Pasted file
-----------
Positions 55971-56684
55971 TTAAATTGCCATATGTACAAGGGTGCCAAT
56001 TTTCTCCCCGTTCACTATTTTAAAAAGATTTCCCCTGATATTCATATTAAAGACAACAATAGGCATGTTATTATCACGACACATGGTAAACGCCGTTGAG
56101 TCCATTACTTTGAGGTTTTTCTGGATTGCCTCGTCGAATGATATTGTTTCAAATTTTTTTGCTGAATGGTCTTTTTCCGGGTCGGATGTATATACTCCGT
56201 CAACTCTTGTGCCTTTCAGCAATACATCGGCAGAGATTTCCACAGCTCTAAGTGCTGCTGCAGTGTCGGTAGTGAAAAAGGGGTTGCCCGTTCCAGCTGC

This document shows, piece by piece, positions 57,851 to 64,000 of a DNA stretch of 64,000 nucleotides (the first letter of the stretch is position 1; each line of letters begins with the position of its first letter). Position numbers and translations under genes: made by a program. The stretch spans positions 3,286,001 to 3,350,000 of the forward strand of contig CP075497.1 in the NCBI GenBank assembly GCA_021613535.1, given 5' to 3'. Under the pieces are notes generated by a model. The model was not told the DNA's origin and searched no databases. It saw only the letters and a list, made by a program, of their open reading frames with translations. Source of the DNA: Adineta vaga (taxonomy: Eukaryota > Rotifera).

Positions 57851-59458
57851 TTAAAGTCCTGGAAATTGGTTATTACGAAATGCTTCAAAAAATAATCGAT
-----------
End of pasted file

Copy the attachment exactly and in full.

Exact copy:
Positions 55971-56684
55971 TTAAATTGCCATATGTACAAGGGTGCCAAT
56001 TTTCTCCCCGTTCACTATTTTAAAAAGATTTCCCCTGATATTCATATTAAAGACAACAATAGGCATGTTATTATCACGACACATGGTAAACGCCGTTGAG
56101 TCCATTACTTTGAGGTTTTTCTGGATTGCCTCGTCGAATGATATTGTTTCAAATTTTTTTGCTGAATGGTCTTTTTCCGGGTCGGATGTATATACTCCGT
56201 CAACTCTTGTGCCTTTCAGCAATACATCGGCAGAGATTTCCACAGCTCTAAGTGCTGCTGCAGTGTCGGTAGTGAAAAAGGGGTTGCCCGTTCCAGCTGC

This document shows, piece by piece, positions 57,851 to 64,000 of a DNA stretch of 64,000 nucleotides (the first letter of the stretch is position 1; each line of letters begins with the position of its first letter). Position numbers and translations under genes: made by a program. The stretch spans positions 3,286,001 to 3,350,000 of the forward strand of contig CP075497.1 in the NCBI GenBank assembly GCA_021613535.1, given 5' to 3'. Under the pieces are notes generated by a model. The model was not told the DNA's origin and searched no databases. It saw only the letters and a list, made by a program, of their open reading frames with translations. Source of the DNA: Adineta vaga (taxonomy: Eukaryota > Rotifera).

Positions 57851-59458
57851 TTAAAGTCCTGGAAATTGGTTATTACGAAATGCTTCAAAAAATAATCGAT